Sarah Reid wins 2nd medal of skeleton World Cup season
Sarah Reid credits her strong start to the 2012-13 skeleton season to sliding on familiar tracks close to home.
The Calgary native earned her second medal of the season Friday, taking silver at a World Cup event in Whistler. Reid finished in a two-run time of one minute 51.09 seconds, while Marion Thees of Germany grabbed the gold medal in 1:50.92.
Great Britain's Elizabeth Yarnold took the bronze in 1:51.17.
"I am really excited. Coming into this race I wanted to put some pressure on myself so I set some high goals," Reid said. "It is nice to touch the podium in Whistler."
Two weeks ago, Reid and teammate Melissa Hollingsworth finished one-two at the season opener Lake Placid.
This is easily Reid's most successful stretch on the World Cup circuit. She finished fourth in her first ever World Cup race in Nagano, Japan in 2007, but hadn't had a top-5 finish since prior to this season.
"Having the first few World Cups in North America is a good way to kick off the season and get in our comfort zone," Reid said. "This track is really technical but it's the smoothest ice you'll ever slide in your life."
Other Canadians just miss podium
Rookie Cassie Hawrysh of Brandon, Man., finished fourth while Hollingsworth of Eckville, Alta., placed fifth.
In just the third World Cup race of her career, Hawrysh showed she is a contender on the elite circuit. Hawrysh, a former varsity athlete, played volleyball at the University of Windsor and ran track at the University of Regina. She discovered the sport of skeleton after making a spontaneous move to Calgary in 2009.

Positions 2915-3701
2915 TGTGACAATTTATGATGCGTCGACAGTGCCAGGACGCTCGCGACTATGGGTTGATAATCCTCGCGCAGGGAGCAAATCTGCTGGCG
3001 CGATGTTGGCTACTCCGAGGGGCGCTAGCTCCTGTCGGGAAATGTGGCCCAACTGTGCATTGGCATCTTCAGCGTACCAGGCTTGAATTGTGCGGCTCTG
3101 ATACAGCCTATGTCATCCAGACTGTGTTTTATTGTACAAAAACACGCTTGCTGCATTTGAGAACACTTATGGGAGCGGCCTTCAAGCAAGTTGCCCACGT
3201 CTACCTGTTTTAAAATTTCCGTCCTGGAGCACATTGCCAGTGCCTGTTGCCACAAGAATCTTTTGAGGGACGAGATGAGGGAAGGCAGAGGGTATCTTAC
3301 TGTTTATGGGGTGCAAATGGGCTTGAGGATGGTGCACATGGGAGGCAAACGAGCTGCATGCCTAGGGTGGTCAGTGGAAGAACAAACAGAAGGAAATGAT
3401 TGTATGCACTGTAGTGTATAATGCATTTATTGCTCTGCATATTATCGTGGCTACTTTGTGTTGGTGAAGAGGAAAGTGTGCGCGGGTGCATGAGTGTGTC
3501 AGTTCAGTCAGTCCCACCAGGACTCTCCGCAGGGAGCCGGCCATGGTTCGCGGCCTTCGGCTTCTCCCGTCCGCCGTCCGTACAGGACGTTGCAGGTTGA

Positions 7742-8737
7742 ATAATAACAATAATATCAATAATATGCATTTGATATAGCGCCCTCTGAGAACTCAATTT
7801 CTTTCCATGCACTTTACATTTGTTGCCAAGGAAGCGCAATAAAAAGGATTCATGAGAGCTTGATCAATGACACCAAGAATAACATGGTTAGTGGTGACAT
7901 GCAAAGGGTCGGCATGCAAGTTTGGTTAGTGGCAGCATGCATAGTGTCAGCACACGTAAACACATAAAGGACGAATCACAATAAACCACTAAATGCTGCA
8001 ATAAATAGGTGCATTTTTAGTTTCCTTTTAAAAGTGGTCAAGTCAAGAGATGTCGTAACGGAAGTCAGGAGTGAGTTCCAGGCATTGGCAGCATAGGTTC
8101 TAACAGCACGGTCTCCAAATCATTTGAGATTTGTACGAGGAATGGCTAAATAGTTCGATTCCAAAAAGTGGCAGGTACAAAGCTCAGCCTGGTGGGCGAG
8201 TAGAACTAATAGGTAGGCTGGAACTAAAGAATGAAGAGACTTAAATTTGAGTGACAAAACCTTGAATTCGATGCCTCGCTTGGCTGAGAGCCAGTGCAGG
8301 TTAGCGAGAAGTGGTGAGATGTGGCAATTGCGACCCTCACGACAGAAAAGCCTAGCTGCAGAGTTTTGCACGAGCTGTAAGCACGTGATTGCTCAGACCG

"I knew that this sport and I really clicked. To be able to stand up with the best girls in the world and race, is exactly where I want to be," Hawrysh said.
After winning 10 medals in 11 starts in 2011-12 while competing on the America's Cup and Europa Cup circuits, Hawrysh earned a spot on Canada's World Cup squad this fall.
"Fourth again after three races isn't frustrating for me. Being able to do the North American tracks first this year is a huge advantage for me," Hawrysh said.
Two-time overall World Cup champion Hollingsworth had a tough day, dropping to fifth despite winning the silver medal at the season-opener in Lake Placid, N.Y.
"I did not have good runs today and you just can't make mistakes on this track," Hollingsworth said. "Sliding on your head is hard enough let alone having a massive head cold. I am just grateful this isn't the Olympic Games and I'm feeling this way."
The results moved Thees up the season's standings to first place with 609 points. Katie Uhlaender of the United States, who won last week's event in Park City, Utah, is second with 577 points and Reid is third with 571 points. Hollingsworth currently sits in fifth while Hawrysh is seventh.